I am not saying I value having a politician that’s a great speaker. That’s the problem! Look: they even tried to turn George Bush into an orator (and failed) Because an artificially high standard has been set. Maybe it’s time to just say “fuck it” and let Michael Bay do the presidential effects and POTUS can just hide in a bunker somewhere. “Did you see the way POTUS hulksmashed that guy!? It was awesome!”

    Obviously, there’s a lot of contentment with a high degree of fakeness.

  13. says

    I do believe that the current specific flap about Obama’s teleprompter (as opposed to anyone else’s) appears to be politically motivated and, as such, is also lies and manipulation. That’s not “silly” either, and yes, that’s “how it’s done” but – it’s yet more dishonesty that’s tolerated as a matter of course in politics. And the pundit class (who are allowed to propagate it) wring their hands about how they have no credibility and the electorate is dissatisfied. No shit? The media allows itself to be managed, then complains that the leash it’s on is a bit awkwardly tight.

  14. Reginald Selkirk says

    This is just one more in a long line of conservative hypocrisies. Conservatives have insulted liberals for “terrorist fist bumps,” desecrating the flag by wearing stars-and-stripes clothing, bowing to royalty in foreign nations – the list goes on and on. And all of those mentioned have been debunked by showing that conservative presidents, including St. The Ronald, have done the identical things.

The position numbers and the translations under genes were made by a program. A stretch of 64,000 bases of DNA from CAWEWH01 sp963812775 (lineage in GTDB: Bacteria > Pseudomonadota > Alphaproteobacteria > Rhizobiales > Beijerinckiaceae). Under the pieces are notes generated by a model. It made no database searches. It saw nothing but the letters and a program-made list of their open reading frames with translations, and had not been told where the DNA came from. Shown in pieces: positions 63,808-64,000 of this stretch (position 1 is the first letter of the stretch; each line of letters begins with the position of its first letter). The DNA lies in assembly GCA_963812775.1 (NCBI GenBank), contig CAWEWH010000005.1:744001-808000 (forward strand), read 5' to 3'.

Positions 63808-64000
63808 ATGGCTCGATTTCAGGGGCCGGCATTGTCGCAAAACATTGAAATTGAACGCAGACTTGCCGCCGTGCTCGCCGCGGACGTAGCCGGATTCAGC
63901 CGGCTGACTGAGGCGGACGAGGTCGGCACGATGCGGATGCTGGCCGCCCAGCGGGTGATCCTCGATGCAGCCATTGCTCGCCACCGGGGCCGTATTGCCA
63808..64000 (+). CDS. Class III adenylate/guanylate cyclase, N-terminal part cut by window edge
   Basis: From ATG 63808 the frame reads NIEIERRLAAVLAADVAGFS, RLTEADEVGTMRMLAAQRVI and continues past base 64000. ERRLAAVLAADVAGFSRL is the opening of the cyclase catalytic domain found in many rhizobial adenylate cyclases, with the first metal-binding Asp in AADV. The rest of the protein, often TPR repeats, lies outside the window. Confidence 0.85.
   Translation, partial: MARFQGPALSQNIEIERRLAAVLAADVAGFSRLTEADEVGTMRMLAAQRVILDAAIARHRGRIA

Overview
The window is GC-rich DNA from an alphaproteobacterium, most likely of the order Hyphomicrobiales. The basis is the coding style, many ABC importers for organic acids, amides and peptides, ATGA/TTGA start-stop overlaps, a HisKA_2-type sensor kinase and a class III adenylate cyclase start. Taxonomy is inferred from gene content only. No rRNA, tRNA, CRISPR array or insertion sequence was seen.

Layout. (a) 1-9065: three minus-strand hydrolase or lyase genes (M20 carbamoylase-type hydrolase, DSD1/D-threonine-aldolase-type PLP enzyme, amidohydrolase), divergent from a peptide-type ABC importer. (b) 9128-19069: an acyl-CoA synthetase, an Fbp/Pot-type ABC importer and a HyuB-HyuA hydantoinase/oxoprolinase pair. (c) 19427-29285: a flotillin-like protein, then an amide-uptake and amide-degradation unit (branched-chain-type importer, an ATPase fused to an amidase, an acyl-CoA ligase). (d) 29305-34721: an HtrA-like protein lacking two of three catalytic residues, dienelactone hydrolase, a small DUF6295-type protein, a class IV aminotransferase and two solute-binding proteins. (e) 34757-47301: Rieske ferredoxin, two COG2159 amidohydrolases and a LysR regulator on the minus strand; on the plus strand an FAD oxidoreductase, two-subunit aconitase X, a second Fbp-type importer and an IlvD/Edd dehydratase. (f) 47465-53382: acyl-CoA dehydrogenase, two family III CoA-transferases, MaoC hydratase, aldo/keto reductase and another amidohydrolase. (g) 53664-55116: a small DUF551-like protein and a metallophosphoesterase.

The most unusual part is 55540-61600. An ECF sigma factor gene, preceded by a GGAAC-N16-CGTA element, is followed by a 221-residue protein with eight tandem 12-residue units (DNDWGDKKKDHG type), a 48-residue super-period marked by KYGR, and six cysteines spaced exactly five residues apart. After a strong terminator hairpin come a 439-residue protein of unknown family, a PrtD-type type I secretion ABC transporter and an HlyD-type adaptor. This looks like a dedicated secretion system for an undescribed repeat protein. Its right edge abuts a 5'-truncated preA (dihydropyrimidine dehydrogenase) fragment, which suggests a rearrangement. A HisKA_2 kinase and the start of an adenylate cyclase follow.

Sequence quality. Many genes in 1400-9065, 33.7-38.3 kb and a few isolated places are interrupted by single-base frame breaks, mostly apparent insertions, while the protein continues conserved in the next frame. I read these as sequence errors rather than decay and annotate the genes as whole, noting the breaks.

15. blf says

    And they use television, where some people look good and others do not. And they use radio, where some people are good at strictly-verbal presentation and others are not.

    Hence, taking the “using it is a lie” line of thinking a bit further, I propose abolishing the use of television and radio. They must be physically present, e.g., on a soapbox.

    Of course, that solves nothing per se, since some people can stand on stage or soapbox and give a convincing presentation, whilst others cannot. To remove this variant of “using it is lie”, I therefore instead propose all presentations be given by a standardized mechanical (artificial) voice using standardized kit, including a tinny speaker and a strictly-enforced cut-off timer.

    That leaves the words and phrases being used. Some can craft better speeches than others, but as is well-known, the better speech is not necessarily the better idea. Solving this variant of “using it is a lie” seems a tricky puzzle…